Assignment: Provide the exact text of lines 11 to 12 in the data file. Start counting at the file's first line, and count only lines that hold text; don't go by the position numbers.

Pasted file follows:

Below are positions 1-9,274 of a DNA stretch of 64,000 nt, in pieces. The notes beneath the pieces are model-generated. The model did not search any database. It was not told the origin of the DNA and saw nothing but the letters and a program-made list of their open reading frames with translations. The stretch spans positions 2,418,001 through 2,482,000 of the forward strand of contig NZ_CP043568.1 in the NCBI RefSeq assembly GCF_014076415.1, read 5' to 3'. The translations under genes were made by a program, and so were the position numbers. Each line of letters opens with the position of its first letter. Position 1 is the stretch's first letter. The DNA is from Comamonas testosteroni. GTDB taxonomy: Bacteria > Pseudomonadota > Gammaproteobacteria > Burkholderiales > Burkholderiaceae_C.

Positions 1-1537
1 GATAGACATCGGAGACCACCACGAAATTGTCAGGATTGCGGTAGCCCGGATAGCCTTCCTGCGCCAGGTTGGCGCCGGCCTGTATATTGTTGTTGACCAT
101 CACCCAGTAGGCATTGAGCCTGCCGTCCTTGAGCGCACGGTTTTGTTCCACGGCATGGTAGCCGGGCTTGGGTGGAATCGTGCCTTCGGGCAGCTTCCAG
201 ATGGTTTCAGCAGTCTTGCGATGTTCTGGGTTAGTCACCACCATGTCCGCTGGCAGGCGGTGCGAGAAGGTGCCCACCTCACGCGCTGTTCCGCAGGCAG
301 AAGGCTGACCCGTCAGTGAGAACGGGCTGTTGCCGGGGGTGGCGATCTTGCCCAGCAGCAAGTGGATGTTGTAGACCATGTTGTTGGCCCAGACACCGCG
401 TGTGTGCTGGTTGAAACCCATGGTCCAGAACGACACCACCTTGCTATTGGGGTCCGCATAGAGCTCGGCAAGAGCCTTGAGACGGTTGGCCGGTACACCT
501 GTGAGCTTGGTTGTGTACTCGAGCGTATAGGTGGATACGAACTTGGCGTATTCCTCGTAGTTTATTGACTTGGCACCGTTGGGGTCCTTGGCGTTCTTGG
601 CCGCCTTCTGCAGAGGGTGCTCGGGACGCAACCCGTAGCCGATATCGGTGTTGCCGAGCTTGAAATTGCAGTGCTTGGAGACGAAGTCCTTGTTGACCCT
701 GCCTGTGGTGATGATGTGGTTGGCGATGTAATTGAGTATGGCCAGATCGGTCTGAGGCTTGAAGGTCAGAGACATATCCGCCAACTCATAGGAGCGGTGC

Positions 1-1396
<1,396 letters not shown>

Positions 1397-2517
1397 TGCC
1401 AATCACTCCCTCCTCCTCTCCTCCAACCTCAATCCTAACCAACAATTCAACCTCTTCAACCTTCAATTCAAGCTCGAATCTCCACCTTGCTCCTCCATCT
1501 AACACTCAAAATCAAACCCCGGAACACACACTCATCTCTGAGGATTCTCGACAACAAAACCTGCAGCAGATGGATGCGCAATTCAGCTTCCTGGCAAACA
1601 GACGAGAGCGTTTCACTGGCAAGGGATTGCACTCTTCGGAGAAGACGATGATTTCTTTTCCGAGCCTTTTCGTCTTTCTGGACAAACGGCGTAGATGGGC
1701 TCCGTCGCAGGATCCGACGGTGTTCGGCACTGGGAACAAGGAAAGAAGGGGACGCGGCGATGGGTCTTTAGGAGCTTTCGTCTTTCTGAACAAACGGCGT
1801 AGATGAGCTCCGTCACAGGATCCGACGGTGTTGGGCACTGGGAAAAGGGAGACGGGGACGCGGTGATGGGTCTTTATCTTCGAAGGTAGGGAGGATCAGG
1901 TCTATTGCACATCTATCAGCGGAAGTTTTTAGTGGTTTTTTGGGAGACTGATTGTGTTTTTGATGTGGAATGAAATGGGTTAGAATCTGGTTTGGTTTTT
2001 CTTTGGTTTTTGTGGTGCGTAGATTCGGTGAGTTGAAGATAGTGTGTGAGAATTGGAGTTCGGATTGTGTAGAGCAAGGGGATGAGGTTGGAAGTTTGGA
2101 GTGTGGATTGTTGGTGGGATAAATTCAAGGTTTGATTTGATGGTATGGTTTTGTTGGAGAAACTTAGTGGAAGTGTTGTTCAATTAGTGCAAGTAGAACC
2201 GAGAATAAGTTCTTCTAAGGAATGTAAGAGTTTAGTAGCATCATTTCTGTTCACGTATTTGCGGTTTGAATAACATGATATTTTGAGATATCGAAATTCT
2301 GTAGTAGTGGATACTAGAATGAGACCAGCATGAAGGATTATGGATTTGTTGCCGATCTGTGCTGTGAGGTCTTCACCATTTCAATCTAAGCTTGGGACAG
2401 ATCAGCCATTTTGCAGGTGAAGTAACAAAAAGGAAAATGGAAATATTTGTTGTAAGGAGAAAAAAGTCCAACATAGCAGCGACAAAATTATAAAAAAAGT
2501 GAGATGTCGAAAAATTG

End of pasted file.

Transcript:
Positions 1-1396
<1,396 letters not shown>